Thursday, August 9, 2007

To and From Port-Au-Prince and School News

Hello Everyone,

It seems as though the electricity and satellite signal have joined forces to keep me from communicating. By the time they arrive in tandem, so much has happened I can't remember what I wanted to tell you. I know -- I should write it down, just too busy!!

Last week, I travelled to Port-au-Prince in search of a truck, as well as to track down a shipment of donated meds. Auguste and I travelled with Rosemary, Jud and Sofo in their new Mitsubishi truck. Unfortunately, NO vehicle is comfortable on that trip! It's 250 km / 155 miles (much of it up and down mountains) and it takes 7 to 8 hours on a good day (no accidents, no robbers, no rain).

That same week, Elorge, Marlene and Frantzy travelled to Port-au-Prince by bus to register (inskri) for medical school. We still do not have sponsors for them, but I know the support will come. This was their first time through the country to Port-au-Prince, as it was for Auguste. For them to be able to see their capital city -- priceless! They will travel back the first week of September to write entrance exams. The first 120 applicants are accepted.

Last Friday, Deles and Robert travelled to Limbe to write entrance exams for a 3-year university program in Agronomy. Again, there's no $, but it will come, in bits and pieces. Robert was so excited because the results for Philo and Rheto came out the same day, and he was bon (pass). Elorge was also bon, Frantzy and Auguste were ajourne -- they have a week to study then they have to rewrite everything. Jhennie was ajourne for Rheto, and Julia, Micheline and Rosenie were elimine (fail).

We received 179 young people in July (we are not open weekends) and added 43 to the new waiting list: 20 are from Sen Rafayel with 8 from last year's waiting list.

Our tutoring program in Sen Rafayel was a great success. Everyone passed, most with an average of 7 plus. Most of those that Deles worked with daily were those who were not passing, who had averages between 3 and 4.5. Deles is a natural teacher, but because of the poor pay, lack of job security and lack of respect, he has chosen instead to study agronomy. Perhaps he will teach at the University one day.

Claudy and Louisena came down the mountain from Sen Rafayel yesterday. We sent back lists and money to register 48 students at 6 different schools. Results for 9eme came out yesterday so we will begin to register next week. We preregistered a dozen last week in Cap-Haitien. Rosenie is holding down the office and overseeing text book prep as Auguste is studying.

Next week we also begin to prepare backpacks as the book lists will be ready. We have the students -- all we need is the financial support.

Boss Elektrisyen is here today installing a light above the new door which now allows us to access and use the roof as another space. I ate dinner up there last night. It is about 15 degrees cooler up there! I dare say our guests next week (David, Kathleen and Marc) might want to take the hammocks up there and sleep. I bought the hammocks before leaving Canada, and they (visitors) will be bringing them here for me. If the hammocks are effective, then they will make for an inexpensive bed, with a bonus -- no place for the mice to make a home.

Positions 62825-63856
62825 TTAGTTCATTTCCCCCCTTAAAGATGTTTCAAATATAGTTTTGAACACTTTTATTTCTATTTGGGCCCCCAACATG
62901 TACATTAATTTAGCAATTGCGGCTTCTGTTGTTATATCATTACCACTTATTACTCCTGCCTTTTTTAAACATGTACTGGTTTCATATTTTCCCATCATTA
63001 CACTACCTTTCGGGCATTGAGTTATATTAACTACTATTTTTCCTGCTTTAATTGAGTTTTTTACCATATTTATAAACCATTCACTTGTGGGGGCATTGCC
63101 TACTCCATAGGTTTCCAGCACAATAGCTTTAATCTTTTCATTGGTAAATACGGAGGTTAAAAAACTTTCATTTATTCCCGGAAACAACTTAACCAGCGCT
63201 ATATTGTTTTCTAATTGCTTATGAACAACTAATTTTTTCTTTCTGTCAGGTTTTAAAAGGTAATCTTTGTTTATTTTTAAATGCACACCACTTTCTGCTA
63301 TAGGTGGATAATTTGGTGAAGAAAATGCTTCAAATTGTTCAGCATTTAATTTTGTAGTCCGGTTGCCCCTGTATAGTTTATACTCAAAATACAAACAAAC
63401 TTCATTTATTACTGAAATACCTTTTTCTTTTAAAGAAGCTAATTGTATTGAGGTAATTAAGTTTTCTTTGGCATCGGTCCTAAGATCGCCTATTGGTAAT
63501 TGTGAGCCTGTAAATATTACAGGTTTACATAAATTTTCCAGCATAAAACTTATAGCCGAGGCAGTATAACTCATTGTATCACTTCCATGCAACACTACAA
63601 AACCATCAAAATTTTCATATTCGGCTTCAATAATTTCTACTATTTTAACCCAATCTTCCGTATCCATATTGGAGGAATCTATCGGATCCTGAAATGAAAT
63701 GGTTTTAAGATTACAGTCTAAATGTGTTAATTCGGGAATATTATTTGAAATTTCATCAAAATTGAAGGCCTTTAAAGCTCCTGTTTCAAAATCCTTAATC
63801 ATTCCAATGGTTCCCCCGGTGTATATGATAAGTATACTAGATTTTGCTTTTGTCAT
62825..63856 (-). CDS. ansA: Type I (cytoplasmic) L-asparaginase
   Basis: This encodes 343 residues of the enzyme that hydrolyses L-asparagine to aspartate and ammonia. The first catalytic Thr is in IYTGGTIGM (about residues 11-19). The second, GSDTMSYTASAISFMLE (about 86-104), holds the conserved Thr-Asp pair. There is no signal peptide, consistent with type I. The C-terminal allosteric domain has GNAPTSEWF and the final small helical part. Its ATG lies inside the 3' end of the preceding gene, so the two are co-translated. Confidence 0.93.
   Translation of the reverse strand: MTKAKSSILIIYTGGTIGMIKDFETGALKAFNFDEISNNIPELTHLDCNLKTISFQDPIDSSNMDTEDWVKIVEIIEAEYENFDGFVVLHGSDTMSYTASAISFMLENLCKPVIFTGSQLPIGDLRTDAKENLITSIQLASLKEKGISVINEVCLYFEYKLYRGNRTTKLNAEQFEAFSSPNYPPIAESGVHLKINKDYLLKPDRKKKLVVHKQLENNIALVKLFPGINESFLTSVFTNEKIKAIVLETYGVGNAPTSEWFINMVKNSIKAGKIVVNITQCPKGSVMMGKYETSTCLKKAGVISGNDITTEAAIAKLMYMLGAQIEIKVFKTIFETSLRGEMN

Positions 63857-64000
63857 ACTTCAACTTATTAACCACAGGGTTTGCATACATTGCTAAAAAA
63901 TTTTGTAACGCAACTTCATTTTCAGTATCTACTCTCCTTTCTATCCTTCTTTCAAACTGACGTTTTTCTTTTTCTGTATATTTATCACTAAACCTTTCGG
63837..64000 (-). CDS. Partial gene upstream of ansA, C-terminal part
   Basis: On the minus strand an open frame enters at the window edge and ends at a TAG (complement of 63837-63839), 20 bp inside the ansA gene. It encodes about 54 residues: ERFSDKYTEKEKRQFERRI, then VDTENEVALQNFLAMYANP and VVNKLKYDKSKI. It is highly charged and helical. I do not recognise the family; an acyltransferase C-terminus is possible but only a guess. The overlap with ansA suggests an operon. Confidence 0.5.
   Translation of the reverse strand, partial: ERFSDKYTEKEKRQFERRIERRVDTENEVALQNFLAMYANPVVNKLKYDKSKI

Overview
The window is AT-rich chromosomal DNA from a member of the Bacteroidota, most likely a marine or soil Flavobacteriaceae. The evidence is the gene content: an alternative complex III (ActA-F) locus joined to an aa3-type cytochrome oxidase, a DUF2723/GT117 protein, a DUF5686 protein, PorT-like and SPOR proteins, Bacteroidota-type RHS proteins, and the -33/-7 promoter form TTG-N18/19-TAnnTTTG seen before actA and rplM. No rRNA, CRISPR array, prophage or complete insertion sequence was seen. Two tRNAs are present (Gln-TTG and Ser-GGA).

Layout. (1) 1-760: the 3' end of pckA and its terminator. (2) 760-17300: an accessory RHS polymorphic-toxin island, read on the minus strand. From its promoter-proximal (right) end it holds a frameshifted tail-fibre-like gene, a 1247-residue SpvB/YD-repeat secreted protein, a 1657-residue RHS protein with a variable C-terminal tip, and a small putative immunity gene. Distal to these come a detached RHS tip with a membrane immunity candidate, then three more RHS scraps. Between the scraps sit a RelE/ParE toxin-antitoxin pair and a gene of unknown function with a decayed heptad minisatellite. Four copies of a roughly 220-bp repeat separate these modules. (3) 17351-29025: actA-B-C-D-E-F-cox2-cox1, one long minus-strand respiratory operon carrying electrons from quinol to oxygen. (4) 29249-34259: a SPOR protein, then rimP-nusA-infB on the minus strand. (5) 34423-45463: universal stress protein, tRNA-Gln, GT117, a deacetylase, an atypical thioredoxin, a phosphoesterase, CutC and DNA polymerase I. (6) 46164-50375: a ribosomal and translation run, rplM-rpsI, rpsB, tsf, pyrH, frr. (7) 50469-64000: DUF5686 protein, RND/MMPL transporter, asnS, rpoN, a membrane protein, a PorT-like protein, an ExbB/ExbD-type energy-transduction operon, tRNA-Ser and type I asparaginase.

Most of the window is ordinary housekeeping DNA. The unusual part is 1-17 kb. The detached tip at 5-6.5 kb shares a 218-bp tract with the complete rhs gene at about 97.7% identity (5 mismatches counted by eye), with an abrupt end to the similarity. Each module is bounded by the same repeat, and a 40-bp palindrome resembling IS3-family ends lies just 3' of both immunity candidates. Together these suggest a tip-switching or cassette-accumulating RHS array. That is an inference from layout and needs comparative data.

I reported eye infections for Jhennie and Dieugrand. Both also needed glasses. Dieugrand has his now, and we pick up Jhennie's on Saturday. This means she will have them to write exams on Monday. Hopefully, no more headaches for her!!!

We're still without a vehicle. We saw a couple of new trucks in Port-au-Prince. However, they last on the lot about as long as it takes for the paperwork to dry. Without the money to buy them on the spot, you're out of luck. Our work is very restricted while we must depend on public transit. This summer has been particularly difficult as more and more drivers refuse to pick up blans (non-Haitians).

We have visitors coming in Sept., and next February and March. March should be particularly interesting, as two groups arrive at the same time. Anyone have any bunk beds we could set up??

As well, a long term visitor will probably travelling back here with me in November. She is a friend of Sister Rosemary and will travel to the Nutrition Centre each day.

As many of you know, we had to discontinue the food distribution program as of July 1, in order to pay for text book prep. Maybe next year we can feed everyone AND provide summer employment for a few. We have to do it this way as text books are too expensive to replace yearly. We get about 4 or 5 years out of our books.

Re: The Arrogance of Charity: I received some great questions about what happens here in Haiti when well-intentioned people send items they think are necessary. Unfortunately, most of the time, when goods that are available here are shipped from abroad, it hurts the local economy, which adds to Haiti's woes. Goods such as foodstuffs and clothing can be purchased in-country.

Haiti does have some farming, as well as rice paddies, coffee plantations, and a spaghetti factory, and here at the house, we make our own peanut butter. So, when these items are purchased elsewhere and sent to us, local growers and merchants cannot compete, and the cycle of poverty deepens. Sending money is always the most helpful response. And when we need something that's NOT available in Haiti, we let you know.



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